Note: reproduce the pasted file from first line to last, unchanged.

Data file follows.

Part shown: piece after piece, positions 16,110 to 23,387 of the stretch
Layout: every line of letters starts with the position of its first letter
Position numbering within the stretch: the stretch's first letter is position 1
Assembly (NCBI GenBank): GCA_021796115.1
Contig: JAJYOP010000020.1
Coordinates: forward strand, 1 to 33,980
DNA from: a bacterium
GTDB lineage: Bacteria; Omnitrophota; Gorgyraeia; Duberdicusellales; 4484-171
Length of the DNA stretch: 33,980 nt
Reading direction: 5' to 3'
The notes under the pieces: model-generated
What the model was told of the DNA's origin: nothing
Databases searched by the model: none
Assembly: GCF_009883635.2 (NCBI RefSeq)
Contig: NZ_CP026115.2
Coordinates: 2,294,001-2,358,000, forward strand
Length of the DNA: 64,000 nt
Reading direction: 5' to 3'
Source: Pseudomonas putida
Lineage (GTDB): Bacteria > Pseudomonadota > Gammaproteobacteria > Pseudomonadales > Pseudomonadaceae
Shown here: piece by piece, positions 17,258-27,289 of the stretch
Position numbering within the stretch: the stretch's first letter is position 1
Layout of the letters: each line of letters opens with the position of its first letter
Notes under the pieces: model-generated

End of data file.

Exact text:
Part shown: piece after piece, positions 16,110 to 23,387 of the stretch
Layout: every line of letters starts with the position of its first letter
Position numbering within the stretch: the stretch's first letter is position 1
Assembly (NCBI GenBank): GCA_021796115.1
Contig: JAJYOP010000020.1
Coordinates: forward strand, 1 to 33,980
DNA from: a bacterium
GTDB lineage: Bacteria; Omnitrophota; Gorgyraeia; Duberdicusellales; 4484-171
Length of the DNA stretch: 33,980 nt
Reading direction: 5' to 3'
The notes under the pieces: model-generated
What the model was told of the DNA's origin: nothing
Databases searched by the model: none
Assembly: GCF_009883635.2 (NCBI RefSeq)
Contig: NZ_CP026115.2
Coordinates: 2,294,001-2,358,000, forward strand
Length of the DNA: 64,000 nt
Reading direction: 5' to 3'
Source: Pseudomonas putida
Lineage (GTDB): Bacteria > Pseudomonadota > Gammaproteobacteria > Pseudomonadales > Pseudomonadaceae
Shown here: piece by piece, positions 17,258-27,289 of the stretch
Position numbering within the stretch: the stretch's first letter is position 1
Layout of the letters: each line of letters opens with the position of its first letter
Notes under the pieces: model-generated